(ScienceMag) The European Union has walked back an attempt to bar some non-EU nations from access to quantum computing and space projects. A major new round in the €95.5 billion Horizon Europe funding program announced today will allow some non-EU countries to join such projects—but the European Union will seek special “assurances” to guarantee its interests will be protected.
The European Commission, the European Union’s executive arm, had wanted to bar the United Kingdom, Israel, Switzerland, and several other countries from participating in dozens of quantum computing and space projects, which it believes to be of strategic importance to the European Union. But a coalition of EU member states, led by Germany, pushed back, arguing to include “associate” countries that pay for full access to EU research programs. The United Kingdom struck such a deal last year, whereas Switzerland and Israel hope to renew the association agreements they had for Horizon 2020, Horizon Europe’s predecessor.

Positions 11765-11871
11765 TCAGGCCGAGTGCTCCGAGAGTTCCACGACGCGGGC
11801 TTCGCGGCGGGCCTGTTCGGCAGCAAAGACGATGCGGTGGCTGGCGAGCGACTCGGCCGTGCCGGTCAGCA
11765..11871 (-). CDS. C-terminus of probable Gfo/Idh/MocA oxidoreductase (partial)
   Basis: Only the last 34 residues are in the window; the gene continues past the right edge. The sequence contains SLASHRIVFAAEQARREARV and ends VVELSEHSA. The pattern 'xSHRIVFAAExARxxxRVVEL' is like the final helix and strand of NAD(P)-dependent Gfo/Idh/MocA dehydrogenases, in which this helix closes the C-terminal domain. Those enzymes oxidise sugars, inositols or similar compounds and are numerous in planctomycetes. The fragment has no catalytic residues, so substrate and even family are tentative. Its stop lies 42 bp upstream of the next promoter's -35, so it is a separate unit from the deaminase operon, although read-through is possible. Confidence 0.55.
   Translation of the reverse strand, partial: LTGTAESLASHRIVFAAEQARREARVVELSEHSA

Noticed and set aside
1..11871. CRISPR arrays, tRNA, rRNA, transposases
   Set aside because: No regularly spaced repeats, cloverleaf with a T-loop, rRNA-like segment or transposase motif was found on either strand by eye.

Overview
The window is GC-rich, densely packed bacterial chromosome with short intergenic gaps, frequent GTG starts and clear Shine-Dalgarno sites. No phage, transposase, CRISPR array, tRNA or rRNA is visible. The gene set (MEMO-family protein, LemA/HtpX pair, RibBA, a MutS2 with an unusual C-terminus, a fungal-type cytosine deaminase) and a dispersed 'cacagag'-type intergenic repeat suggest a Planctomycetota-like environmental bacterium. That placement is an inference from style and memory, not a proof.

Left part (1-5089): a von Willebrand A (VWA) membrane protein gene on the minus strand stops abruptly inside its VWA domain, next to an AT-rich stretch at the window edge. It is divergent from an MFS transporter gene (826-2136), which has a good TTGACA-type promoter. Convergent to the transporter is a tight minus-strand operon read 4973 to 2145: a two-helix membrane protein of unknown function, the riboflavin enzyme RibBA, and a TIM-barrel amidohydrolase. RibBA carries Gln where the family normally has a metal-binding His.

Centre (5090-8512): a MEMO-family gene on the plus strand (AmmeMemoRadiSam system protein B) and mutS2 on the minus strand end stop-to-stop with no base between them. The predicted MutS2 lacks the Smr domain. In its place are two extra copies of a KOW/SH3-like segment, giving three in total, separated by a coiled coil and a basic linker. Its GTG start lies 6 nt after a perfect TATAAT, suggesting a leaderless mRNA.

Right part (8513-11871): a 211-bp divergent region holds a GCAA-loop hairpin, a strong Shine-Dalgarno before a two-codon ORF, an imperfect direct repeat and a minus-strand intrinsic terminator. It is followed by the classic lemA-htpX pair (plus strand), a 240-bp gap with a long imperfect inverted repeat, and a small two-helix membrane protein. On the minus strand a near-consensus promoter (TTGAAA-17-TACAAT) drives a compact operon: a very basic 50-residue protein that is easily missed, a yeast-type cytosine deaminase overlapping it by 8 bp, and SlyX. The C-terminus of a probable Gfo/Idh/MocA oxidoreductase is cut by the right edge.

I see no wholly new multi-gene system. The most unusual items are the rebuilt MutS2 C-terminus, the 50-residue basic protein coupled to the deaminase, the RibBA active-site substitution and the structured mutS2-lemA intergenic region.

A compromise worked out earlier this month allows associate countries to take part in quantum and space projects, including nearly two dozen identified as particularly sensitive, as long as they provide “assurances” to protect the European Union’s strategic interests. In the coming months, the Commission and member states will work out what exactly those assurances are, and the 21 affected calls are expected to open in October. The Commission also would need the support of a majority of EU member states before an associate country could be excluded from a call.